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Tournaments : : Story
Lovegrove Gives Back to S. Africa
Jim Ecker    
Published: Friday, October 22, 2010

JUPITER, Fla. -- Kieran Lovegrove, a native of South Africa, is playing with a smile in his heart at the WWBA World Championship.
 
Lovegrove, just 16 years old, helped found the Going To Bat Foundation in 2009 to give underprivileged kids an opportunity to play baseball and softball. Most of the donations have been given to young people in California, but a sizeable donation was sent to an impoverished township in South Africa last year.
 
Helping those kids in South Africa made Lovegrove feel especially good.
 
"Thirty bats, maybe 20 pairs of cleats, 100 baseballs, a lot of uniforms," he said Friday. "I mean, I couldn't count how many uniforms, pants, socks we did. A lot of gloves. Basically as much as we could for them, so they could all have the opportunity to play baseball."
 
That entire shipment was sent to the township of Phillippi in South Africa, where the Phillippi Angels were the proud and happy recipients. In return, Lovegrove received pictures of happy kids playing baseball on a makeshift field, along with thank-you notes.
 
"Even in their broken English, you can tell how happy they were," he said. "The smiles really made the difference."
 
Lovegrove is delighted to help. His family moved from South Africa to the United States in 1999 when he was 5, giving him a chance to play baseball, enjoy the game he loves and grow up in a healthy environment in Orange County, California.
 
Lovegrove, a junior at Mission Viejo High School, recently committed to Arizona State and plans to keep working for the foundation in college. He's proud of the Going to Bat Foundation and wants to do more in the future.
 
He speaks fondly about helping those kids in South Africa.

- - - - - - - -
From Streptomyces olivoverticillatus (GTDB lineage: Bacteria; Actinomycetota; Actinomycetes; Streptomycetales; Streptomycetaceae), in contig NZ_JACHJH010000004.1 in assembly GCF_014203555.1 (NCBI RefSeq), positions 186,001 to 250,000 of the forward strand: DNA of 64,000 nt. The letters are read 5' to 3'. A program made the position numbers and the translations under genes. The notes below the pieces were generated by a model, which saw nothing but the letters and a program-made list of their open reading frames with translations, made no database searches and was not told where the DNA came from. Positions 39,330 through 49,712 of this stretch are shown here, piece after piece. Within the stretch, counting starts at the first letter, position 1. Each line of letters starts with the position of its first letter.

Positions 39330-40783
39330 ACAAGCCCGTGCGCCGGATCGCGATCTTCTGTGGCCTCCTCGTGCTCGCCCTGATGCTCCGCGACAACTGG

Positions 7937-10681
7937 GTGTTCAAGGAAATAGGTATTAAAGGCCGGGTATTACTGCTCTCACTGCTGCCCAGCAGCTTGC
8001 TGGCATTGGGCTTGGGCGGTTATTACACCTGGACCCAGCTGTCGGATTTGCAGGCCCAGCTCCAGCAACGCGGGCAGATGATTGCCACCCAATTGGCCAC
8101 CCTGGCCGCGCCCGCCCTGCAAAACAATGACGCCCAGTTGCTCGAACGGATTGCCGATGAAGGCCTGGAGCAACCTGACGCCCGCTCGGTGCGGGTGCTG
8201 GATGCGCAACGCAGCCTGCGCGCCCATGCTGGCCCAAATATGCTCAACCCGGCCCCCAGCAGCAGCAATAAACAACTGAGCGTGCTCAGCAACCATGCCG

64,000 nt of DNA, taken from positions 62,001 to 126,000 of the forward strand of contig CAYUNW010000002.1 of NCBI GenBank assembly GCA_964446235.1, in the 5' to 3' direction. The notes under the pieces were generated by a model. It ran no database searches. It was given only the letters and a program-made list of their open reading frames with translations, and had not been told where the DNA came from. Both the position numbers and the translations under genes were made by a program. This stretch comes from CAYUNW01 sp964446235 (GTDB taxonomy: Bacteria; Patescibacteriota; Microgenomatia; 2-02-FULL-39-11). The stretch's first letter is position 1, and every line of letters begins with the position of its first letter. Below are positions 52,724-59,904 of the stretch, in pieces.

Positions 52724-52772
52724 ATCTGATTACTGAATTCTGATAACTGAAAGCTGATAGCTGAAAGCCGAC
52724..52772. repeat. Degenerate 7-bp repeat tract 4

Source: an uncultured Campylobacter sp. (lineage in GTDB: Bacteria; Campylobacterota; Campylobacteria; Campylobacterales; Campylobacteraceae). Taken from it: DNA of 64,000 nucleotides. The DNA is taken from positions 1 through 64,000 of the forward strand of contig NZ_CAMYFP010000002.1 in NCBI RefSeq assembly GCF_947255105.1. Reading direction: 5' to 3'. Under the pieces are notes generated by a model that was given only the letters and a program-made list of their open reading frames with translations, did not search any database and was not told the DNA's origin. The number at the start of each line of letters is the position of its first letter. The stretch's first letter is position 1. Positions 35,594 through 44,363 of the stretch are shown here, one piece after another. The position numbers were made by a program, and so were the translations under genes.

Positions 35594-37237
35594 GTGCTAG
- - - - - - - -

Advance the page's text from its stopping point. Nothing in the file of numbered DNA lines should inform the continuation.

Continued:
"It really does hit home with me," said Lovegrove, a 6-foot-4 pitcher. "Knowing that I'm giving kids the opportunity to play a game that I've loved my whole life, it kind of makes me feel like I've done something so much bigger."
 
Lovegrove has not returned to South Africa since his family left for the United States 11 years ago, but he has dual citizenship in both countries. He'd like to visit South Africa someday soon, especially Phillippi, to meet the kids he's been able to help.
 
"That would be indescribable," he said.
 
Lovegrove is busy playing for the ABD Bulldogs in the WWBA World Championship this week in Florida, but he's happy to talk about the Going to Bat Foundation and its good work. He began the foundation with two friends in Orange County -- Adam Salcido and Kyle Candalla -- after Lovegrove's father, Keith, showed his son a video of the Phillippi team trying to play baseball without proper equipment on a  hard-scrabble field.
 
The main idea of the foundation is to help underprivileged kids in California, but Lovegrove and his family, embracing their roots, decided to help the kids in South Africa as well.
 
"I'm extremely proud of all three of them, really. They're great kids," Keith Lovegrove said Friday. "They decided they should be giving something back, because they play in such fantastic conditions in Orange County in California."
 
Lovegrove's two friends are sophomores and don't play for the ABD team that's competing at the WWBA World Championship.
 
The foundation has its own web site at GoingToBat.org. Anyone wishing to make a donation of new equipment, used equipment or money is invited to visit the web site and get involved.
 
The foundation has received generous donations from various organizations in California. Lovegrove would like to send another shipment to South Africa, but the shipping costs alone make it a difficult proposition.
 
"I really wish we could do more," his father remarked.
 
Keith Lovegrove was born in Zimbabwe and raised in South Africa. He worked in the telephone industry and wasn't planning to leave South Africa until one fateful day in 1999, when a scheduled business meeting at a Planet Holleywood restaurant nearly turned into a personal disaster. The meeting was scheduled for 6:30 but never took place, a victim of the rising crime rate in South Africa at the time.
 
"They blew up the restaurant at 6:20. And that was the final straw," he said. "That's when I put the wife and the kids on the plane. I stayed for six months and settled things and came over later. It was just a little too close to home."
 
His wife, Kelly, was from California and had lived with Keith in South Africa for 11 years. They all moved to Orange County, where Keith went to work for AT&T. Their daughter, Kayla, is currently a student at the University of Arizona. Kieran will be headed to Arizona State in two years. The family has done well.
 
Now Kieran is giving back, to kids in California and South Africa.
 
"The word is definitely spreading," he said.